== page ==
Increasing incidence of late-onset neonatal invasive group B streptococcal infections in Iceland.

2.50
Hdl Handle:
http://hdl.handle.net/2336/227571
Title:
Increasing incidence of late-onset neonatal invasive group B streptococcal infections in Iceland.
Authors:
Óladóttir, Guđrún Lilja; Erlendsdóttir, Helga; Pálsson, Gestur; Björnsdóttir, Erla Soffía; Kristinsson, Karl G; Haraldsson, Ásgeir
Citation:
Pediatr. Infect. Dis. J. 2011, 30 (8):661-3
Issue Date:
Aug-2011
Abstract:
BACKGROUND: Group B streptococci (GBS) may cause life-threatening invasive infections in infants. The incidence of these infections has been increasing during the last decades. The aim of the study was to determine the epidemiology of neonatal GBS infections to be able to implement therapeutic and preventive measures more effectively. METHODS: A retrospective case study was conducted in Iceland that included all neonates with positive GBS cultures from blood or cerebrospinal fluid during the period 1975 to 2006. Serotyping of all available GBS isolates was performed. RESULTS: A total of 87 children with 89 infections were included in the study. In all, 53 infants had early-onset (EO) GBS infections (occurring <7 days after birth) and 34 had late-onset (LO) infections (occurring on days 7-90). EO infections increased during the first 3 quartiles of the study period but decreased during the last quartile. LO infections increased throughout the entire study period. GBS was cultured from cerebrospinal fluid in 21 patients; 9 with EO and 12 with LO infections. Premature infants comprised 15 with EO and 14 with LO infections. Eight children died of GBS infection, 7 with EO and 1 with LO infections; no correlation with serotypes was found. Serotype III was most common for both EO (34%) and LO infections (62%). CONCLUSION: The number of GBS infections increased during the study period. The decrease in EO infections in recent years could be attributed to intrapartum antibiotic treatment. The increasing number of LO infections is a concern.
Description:
To access publisher full text version of this article. Please click on the hyperlink in Additional Links field.
Additional Links:
http://dx.doi.org/10.1097/INF.0b013e3182184fe4
Rights:
Archived with thanks to The Pediatric infectious disease journal

Full metadata record

DC FieldValue Language
dc.contributor.authorÓladóttir, Guđrún Liljaen_GB
dc.contributor.authorErlendsdóttir, Helgaen_GB
dc.contributor.authorPálsson, Gesturen_GB
dc.contributor.authorBjörnsdóttir, Erla Soffíaen_GB
dc.contributor.authorKristinsson, Karl Gen_GB
dc.contributor.authorHaraldsson, Ásgeiren_GB
dc.date.accessioned2012-06-05T14:16:49Z-
dc.date.available2012-06-05T14:16:49Z-
dc.date.issued2011-08-
dc.date.submitted2012-06-05-
dc.identifier.citationPediatr. Infect. Dis. J. 2011, 30 (8):661-3en_GB
dc.identifier.issn1532-0987-
dc.identifier.pmid21753260-
dc.identifier.doi10.1097/INF.0b013e3182184fe4-
dc.identifier.urihttp://hdl.handle.net/2336/227571-
dc.descriptionTo access publisher full text version of this article. Please click on the hyperlink in Additional Links field.en_GB
dc.description.abstractBACKGROUND: Group B streptococci (GBS) may cause life-threatening invasive infections in infants. The incidence of these infections has been increasing during the last decades. The aim of the study was to determine the epidemiology of neonatal GBS infections to be able to implement therapeutic and preventive measures more effectively. METHODS: A retrospective case study was conducted in Iceland that included all neonates with positive GBS cultures from blood or cerebrospinal fluid during the period 1975 to 2006. Serotyping of all available GBS isolates was performed. RESULTS: A total of 87 children with 89 infections were included in the study. In all, 53 infants had early-onset (EO) GBS infections (occurring <7 days after birth) and 34 had late-onset (LO) infections (occurring on days 7-90). EO infections increased during the first 3 quartiles of the study period but decreased during the last quartile. LO infections increased throughout the entire study period. GBS was cultured from cerebrospinal fluid in 21 patients; 9 with EO and 12 with LO infections. Premature infants comprised 15 with EO and 14 with LO infections. Eight children died of GBS infection, 7 with EO and 1 with LO infections; no correlation with serotypes was found. Serotype III was most common for both EO (34%) and LO infections (62%). CONCLUSION: The number of GBS infections increased during the study period. The decrease in EO infections in recent years could be attributed to intrapartum antibiotic treatment. The increasing number of LO infections is a concern.en_GB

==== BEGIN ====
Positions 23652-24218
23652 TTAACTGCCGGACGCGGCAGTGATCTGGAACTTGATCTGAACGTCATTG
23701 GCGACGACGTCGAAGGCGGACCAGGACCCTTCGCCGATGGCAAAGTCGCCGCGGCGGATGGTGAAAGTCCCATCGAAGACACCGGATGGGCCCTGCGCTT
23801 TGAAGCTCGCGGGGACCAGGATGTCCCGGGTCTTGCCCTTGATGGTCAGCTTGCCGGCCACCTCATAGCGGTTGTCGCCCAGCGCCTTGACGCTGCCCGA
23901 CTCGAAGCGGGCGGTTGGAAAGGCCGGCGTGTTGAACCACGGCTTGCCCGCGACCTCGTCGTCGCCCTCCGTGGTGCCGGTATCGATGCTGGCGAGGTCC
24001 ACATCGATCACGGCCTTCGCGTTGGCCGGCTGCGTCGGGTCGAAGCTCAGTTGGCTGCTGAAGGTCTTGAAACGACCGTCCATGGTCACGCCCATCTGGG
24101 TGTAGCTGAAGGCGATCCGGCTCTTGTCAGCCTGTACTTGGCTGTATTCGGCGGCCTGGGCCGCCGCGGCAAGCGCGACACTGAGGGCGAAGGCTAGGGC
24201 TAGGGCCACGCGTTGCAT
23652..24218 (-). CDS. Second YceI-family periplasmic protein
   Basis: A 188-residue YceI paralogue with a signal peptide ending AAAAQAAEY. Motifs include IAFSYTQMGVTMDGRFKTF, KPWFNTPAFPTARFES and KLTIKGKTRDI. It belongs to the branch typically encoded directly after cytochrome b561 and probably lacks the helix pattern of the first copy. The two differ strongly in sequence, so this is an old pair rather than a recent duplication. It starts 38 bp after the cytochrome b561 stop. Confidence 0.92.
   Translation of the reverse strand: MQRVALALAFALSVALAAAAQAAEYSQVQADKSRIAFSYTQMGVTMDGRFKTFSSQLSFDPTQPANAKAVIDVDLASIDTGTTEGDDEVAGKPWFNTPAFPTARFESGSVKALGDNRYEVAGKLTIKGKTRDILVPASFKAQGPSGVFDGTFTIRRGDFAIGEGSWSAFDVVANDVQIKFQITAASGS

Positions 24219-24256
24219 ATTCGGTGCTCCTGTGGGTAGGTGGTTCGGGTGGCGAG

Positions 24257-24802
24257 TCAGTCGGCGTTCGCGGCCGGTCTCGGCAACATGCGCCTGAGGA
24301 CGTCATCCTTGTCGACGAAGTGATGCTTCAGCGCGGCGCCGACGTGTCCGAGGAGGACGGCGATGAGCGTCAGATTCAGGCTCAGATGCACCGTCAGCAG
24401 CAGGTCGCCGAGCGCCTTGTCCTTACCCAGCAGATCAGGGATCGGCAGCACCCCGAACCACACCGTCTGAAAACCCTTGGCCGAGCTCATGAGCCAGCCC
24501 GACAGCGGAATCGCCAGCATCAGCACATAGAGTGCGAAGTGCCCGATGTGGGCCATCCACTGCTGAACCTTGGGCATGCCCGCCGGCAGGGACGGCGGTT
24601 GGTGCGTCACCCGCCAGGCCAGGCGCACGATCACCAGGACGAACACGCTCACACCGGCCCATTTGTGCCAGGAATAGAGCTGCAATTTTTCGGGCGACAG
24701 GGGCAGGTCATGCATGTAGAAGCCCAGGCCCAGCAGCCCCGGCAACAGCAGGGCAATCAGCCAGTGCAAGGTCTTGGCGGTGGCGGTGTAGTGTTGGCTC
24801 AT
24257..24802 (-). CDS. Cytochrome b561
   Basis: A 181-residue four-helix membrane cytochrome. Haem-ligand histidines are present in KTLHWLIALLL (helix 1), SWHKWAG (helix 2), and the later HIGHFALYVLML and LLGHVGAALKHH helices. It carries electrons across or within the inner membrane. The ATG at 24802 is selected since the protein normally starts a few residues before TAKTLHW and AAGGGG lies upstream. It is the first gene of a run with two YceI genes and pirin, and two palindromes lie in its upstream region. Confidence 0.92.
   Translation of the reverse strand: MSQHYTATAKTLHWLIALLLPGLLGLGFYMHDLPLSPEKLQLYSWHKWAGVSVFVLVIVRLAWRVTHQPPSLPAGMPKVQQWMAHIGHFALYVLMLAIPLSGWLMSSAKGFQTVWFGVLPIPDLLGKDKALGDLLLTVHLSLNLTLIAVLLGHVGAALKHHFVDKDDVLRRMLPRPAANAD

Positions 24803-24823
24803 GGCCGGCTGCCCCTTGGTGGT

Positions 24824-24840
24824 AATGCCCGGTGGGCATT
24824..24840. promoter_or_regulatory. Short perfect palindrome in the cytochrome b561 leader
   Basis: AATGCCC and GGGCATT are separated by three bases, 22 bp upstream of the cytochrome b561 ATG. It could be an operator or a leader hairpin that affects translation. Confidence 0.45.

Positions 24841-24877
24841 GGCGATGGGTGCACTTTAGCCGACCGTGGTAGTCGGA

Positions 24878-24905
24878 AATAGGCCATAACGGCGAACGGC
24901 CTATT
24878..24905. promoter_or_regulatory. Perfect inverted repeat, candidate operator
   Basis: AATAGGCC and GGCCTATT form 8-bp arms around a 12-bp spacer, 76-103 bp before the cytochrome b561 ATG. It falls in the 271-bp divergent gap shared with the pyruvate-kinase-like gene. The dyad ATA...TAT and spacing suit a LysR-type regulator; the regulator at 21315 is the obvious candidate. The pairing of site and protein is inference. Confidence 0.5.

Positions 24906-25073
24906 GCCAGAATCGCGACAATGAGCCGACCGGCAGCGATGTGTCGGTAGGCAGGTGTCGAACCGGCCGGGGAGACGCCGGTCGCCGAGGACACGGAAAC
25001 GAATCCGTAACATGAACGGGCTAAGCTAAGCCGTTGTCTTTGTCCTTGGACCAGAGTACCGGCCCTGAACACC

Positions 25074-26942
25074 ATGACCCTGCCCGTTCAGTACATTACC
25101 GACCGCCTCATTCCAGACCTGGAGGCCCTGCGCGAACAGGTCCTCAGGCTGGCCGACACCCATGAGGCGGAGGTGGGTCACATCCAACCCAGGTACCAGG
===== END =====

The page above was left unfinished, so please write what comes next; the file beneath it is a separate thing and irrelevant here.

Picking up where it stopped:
dc.language.isoenen
dc.publisherLippincott Williams & Wilkinsen_GB
dc.relation.urlhttp://dx.doi.org/10.1097/INF.0b013e3182184fe4en_GB
dc.rightsArchived with thanks to The Pediatric infectious disease journalen_GB
dc.subject.meshBlooden_GB
dc.subject.meshCerebrospinal Fluiden_GB
dc.subject.meshFemaleen_GB
dc.subject.meshHumansen_GB
dc.subject.meshIcelanden_GB
dc.subject.meshIncidenceen_GB
dc.subject.meshInfanten_GB
dc.subject.meshInfant, Newbornen_GB
dc.subject.meshMaleen_GB
dc.subject.meshRetrospective Studiesen_GB
dc.subject.meshSerotypingen_GB
dc.subject.meshStreptococcal Infectionsen_GB
dc.subject.meshStreptococcus agalactiaeen_GB
dc.titleIncreasing incidence of late-onset neonatal invasive group B streptococcal infections in Iceland.en
dc.typeArticleen
dc.contributor.departmentFaculty of Medicine, University of Iceland, Reykjavik, Iceland.en_GB
dc.identifier.journalPediatric infectious disease journalen_GB
All Items in Hirsla are protected by copyright, with all rights reserved, unless otherwise indicated.